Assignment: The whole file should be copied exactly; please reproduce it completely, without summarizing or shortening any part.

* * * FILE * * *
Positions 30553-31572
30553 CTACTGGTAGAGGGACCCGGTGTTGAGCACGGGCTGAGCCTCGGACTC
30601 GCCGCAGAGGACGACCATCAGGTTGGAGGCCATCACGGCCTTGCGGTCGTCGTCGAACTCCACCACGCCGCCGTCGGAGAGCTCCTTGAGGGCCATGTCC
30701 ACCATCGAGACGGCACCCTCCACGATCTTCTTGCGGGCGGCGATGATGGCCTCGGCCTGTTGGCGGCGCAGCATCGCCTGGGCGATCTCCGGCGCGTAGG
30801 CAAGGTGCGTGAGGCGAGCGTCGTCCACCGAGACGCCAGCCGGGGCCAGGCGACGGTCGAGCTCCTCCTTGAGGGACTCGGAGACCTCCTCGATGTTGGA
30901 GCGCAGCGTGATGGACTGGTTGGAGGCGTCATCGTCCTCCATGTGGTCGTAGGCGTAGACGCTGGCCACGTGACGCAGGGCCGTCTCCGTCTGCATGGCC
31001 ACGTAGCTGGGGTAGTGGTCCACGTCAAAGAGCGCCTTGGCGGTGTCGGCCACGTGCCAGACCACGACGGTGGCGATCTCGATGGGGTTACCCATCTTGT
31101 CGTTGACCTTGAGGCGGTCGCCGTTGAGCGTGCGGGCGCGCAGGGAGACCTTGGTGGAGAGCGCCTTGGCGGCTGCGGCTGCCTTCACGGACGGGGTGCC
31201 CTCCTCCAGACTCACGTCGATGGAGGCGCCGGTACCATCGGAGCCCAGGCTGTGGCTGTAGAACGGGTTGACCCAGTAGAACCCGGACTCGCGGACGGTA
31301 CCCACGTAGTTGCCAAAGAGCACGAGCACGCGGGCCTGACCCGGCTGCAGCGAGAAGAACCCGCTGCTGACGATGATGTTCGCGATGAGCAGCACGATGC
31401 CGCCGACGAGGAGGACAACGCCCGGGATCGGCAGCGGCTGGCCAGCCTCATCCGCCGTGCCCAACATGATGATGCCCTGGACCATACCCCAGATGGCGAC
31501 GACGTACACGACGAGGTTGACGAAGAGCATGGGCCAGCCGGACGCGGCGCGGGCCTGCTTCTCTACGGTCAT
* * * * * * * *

Positions 30553-31572
30553 CTACTGGTAGAGGGACCCGGTGTTGAGCACGGGCTGAGCCTCGGACTC
30601 GCCGCAGAGGACGACCATCAGGTTGGAGGCCATCACGGCCTTGCGGTCGTCGTCGAACTCCACCACGCCGCCGTCGGAGAGCTCCTTGAGGGCCATGTCC
30701 ACCATCGAGACGGCACCCTCCACGATCTTCTTGCGGGCGGCGATGATGGCCTCGGCCTGTTGGCGGCGCAGCATCGCCTGGGCGATCTCCGGCGCGTAGG
30801 CAAGGTGCGTGAGGCGAGCGTCGTCCACCGAGACGCCAGCCGGGGCCAGGCGACGGTCGAGCTCCTCCTTGAGGGACTCGGAGACCTCCTCGATGTTGGA
30901 GCGCAGCGTGATGGACTGGTTGGAGGCGTCATCGTCCTCCATGTGGTCGTAGGCGTAGACGCTGGCCACGTGACGCAGGGCCGTCTCCGTCTGCATGGCC
31001 ACGTAGCTGGGGTAGTGGTCCACGTCAAAGAGCGCCTTGGCGGTGTCGGCCACGTGCCAGACCACGACGGTGGCGATCTCGATGGGGTTACCCATCTTGT
31101 CGTTGACCTTGAGGCGGTCGCCGTTGAGCGTGCGGGCGCGCAGGGAGACCTTGGTGGAGAGCGCCTTGGCGGCTGCGGCTGCCTTCACGGACGGGGTGCC
31201 CTCCTCCAGACTCACGTCGATGGAGGCGCCGGTACCATCGGAGCCCAGGCTGTGGCTGTAGAACGGGTTGACCCAGTAGAACCCGGACTCGCGGACGGTA
31301 CCCACGTAGTTGCCAAAGAGCACGAGCACGCGGGCCTGACCCGGCTGCAGCGAGAAGAACCCGCTGCTGACGATGATGTTCGCGATGAGCAGCACGATGC
31401 CGCCGACGAGGAGGACAACGCCCGGGATCGGCAGCGGCTGGCCAGCCTCATCCGCCGTGCCCAACATGATGATGCCCTGGACCATACCCCAGATGGCGAC
31501 GACGTACACGACGAGGTTGACGAAGAGCATGGGCCAGCCGGACGCGGCGCGGGCCTGCTTCTCTACGGTCAT